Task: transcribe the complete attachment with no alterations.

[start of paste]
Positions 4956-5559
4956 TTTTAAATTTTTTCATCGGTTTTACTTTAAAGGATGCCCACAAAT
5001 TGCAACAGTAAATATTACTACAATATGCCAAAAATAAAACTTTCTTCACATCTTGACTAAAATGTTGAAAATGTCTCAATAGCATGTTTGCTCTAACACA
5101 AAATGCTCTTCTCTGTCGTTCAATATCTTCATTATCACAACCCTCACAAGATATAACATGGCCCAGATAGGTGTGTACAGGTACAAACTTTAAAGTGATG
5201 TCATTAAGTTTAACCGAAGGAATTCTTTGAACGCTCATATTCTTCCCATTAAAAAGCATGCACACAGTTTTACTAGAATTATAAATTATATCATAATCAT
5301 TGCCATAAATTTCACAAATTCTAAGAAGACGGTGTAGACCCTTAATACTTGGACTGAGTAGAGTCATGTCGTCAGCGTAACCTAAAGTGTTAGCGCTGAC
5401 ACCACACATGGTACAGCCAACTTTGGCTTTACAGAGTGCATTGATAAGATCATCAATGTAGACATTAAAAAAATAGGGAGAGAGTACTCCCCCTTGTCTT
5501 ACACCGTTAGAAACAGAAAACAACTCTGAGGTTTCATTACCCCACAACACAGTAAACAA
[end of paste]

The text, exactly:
Positions 4956-5559
4956 TTTTAAATTTTTTCATCGGTTTTACTTTAAAGGATGCCCACAAAT
5001 TGCAACAGTAAATATTACTACAATATGCCAAAAATAAAACTTTCTTCACATCTTGACTAAAATGTTGAAAATGTCTCAATAGCATGTTTGCTCTAACACA
5101 AAATGCTCTTCTCTGTCGTTCAATATCTTCATTATCACAACCCTCACAAGATATAACATGGCCCAGATAGGTGTGTACAGGTACAAACTTTAAAGTGATG
5201 TCATTAAGTTTAACCGAAGGAATTCTTTGAACGCTCATATTCTTCCCATTAAAAAGCATGCACACAGTTTTACTAGAATTATAAATTATATCATAATCAT
5301 TGCCATAAATTTCACAAATTCTAAGAAGACGGTGTAGACCCTTAATACTTGGACTGAGTAGAGTCATGTCGTCAGCGTAACCTAAAGTGTTAGCGCTGAC
5401 ACCACACATGGTACAGCCAACTTTGGCTTTACAGAGTGCATTGATAAGATCATCAATGTAGACATTAAAAAAATAGGGAGAGAGTACTCCCCCTTGTCTT
5501 ACACCGTTAGAAACAGAAAACAACTCTGAGGTTTCATTACCCCACAACACAGTAAACAA